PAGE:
If you can get past the 1950s term for big-bosomed Hollywood actresses, you will will find, in the film,“Bombshell”, a story that portrays a world where at least for a certain period of time, at the most successful cable news network in history, fast-talking, highly educated blondes reigned, but at a price.
The movie, written by Charles Randolph and directed by Jay Roach stars Charlize Theron (Megyn Kelly), Nicole Kidman (Gretchen Carlson) and Margot Robbie.
The plot centers around the conflict between the aging and declining CEO of FOX News and Chairman of Fox Television Stations, Roger Ailes and FOX female commentators who accuse him of sexual harassment.
It was a great irony that Ailes both selected and promoted these women, helping them achieve successful careers and and, at the same time, exploited or tried to exploit them.
The problem with “Bombshell” is that roiling beneath the surface is the film’s hatred of FOX and its success. It winds up creating a caricature world of power hungry non-heroes.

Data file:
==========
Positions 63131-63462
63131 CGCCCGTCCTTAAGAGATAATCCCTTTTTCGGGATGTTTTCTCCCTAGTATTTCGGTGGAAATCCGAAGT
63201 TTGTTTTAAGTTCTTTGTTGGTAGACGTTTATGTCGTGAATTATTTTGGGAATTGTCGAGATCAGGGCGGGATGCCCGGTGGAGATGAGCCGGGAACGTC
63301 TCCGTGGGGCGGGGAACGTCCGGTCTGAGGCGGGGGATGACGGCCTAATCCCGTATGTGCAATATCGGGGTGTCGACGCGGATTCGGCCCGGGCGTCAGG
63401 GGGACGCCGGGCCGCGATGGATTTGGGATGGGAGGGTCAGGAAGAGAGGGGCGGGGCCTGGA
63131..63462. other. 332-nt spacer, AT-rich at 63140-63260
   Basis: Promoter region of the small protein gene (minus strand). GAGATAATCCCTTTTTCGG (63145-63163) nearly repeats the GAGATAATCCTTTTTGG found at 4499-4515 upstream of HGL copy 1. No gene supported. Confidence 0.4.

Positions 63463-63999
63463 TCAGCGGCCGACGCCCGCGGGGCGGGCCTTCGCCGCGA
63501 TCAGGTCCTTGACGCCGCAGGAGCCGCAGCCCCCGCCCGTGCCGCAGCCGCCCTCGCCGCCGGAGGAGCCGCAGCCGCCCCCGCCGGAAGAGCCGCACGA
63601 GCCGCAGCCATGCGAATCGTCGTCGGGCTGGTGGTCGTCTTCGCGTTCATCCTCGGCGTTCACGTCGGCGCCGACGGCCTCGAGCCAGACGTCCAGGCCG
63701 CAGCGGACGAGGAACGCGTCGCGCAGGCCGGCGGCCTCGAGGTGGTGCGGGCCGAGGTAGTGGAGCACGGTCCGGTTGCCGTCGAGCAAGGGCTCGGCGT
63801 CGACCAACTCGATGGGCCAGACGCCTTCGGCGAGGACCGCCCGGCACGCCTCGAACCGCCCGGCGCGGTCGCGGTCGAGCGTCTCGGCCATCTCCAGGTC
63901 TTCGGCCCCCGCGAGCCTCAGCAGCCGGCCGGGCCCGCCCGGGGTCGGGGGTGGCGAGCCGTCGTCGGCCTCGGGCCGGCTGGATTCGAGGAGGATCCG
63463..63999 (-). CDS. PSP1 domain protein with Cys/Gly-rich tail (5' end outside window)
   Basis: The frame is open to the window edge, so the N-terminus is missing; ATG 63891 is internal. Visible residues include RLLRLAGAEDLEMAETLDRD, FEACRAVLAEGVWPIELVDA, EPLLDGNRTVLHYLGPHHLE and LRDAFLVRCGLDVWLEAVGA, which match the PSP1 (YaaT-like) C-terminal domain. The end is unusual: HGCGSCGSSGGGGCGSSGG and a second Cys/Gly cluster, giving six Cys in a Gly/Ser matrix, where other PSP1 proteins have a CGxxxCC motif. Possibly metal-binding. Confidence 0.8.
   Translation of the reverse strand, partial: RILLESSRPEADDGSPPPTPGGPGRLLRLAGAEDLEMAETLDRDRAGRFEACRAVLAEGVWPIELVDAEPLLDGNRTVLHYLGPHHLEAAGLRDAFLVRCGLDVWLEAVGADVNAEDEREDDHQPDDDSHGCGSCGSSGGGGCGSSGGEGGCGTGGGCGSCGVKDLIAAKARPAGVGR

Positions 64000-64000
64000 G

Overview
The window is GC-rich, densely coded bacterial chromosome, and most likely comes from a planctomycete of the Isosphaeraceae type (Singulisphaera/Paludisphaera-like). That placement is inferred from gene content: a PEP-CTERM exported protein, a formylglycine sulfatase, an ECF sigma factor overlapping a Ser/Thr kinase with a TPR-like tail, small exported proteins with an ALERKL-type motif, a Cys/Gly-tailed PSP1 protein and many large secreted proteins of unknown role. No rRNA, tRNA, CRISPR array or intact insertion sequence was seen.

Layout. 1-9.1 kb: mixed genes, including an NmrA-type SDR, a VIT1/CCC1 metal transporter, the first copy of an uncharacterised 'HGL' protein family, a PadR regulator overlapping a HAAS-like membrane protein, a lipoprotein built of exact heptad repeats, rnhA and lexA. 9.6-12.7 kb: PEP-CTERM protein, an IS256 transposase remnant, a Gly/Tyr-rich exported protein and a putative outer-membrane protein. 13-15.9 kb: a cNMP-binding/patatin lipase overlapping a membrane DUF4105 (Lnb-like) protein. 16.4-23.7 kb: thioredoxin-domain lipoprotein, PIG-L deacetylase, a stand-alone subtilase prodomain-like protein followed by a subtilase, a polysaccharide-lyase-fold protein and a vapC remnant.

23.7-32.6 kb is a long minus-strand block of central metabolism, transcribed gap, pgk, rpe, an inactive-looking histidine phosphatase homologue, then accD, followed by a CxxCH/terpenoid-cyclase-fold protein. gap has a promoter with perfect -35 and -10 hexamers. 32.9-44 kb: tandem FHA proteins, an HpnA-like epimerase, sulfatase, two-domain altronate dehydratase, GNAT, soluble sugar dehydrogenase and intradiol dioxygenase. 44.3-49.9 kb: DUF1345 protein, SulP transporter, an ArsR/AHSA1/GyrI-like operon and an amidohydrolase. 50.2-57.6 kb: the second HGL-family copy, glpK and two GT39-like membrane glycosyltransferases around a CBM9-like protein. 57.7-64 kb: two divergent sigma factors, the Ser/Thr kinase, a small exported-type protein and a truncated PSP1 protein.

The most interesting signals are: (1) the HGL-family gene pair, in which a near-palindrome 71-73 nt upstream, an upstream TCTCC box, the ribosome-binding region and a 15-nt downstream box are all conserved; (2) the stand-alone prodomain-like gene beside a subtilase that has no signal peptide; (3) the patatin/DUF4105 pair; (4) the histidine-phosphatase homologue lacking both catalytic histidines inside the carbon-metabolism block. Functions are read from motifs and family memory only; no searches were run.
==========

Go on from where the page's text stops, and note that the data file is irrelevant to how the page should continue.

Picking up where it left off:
Theron (Kelly) asks presidential candidate Trump salacious (and irrelevant) debate questions and then squawks when she faces criticism. “I am not the story!” she cries. Oh, yes she was. She knowingly made herself the story and then tried to exculpate herself.
Kidman, playing Gretchen Carlson, a former Miss American and Stanford University graduate, is made up to look like a stiff faced harridan. She is miscast as Carlson. Margot Robbie in a fictitious role as an ambitious Evangelical (?) newcomer resembles Carlson and could easily have played the part.
“Bombshell” can’t make up its mind what it is trying to say.
Is it about Roger Ailes? Is it about the three women?
In the end, the title and the film were a clumsy double-entendre. The “bombshell” was both the explosive end of Ailes’ dominance at FOX and a comment on the attractive (Ailes proclaims “TV is a visual medium”) women jockeying for recognition and all that it brought, i.e., wealth, influence and renown.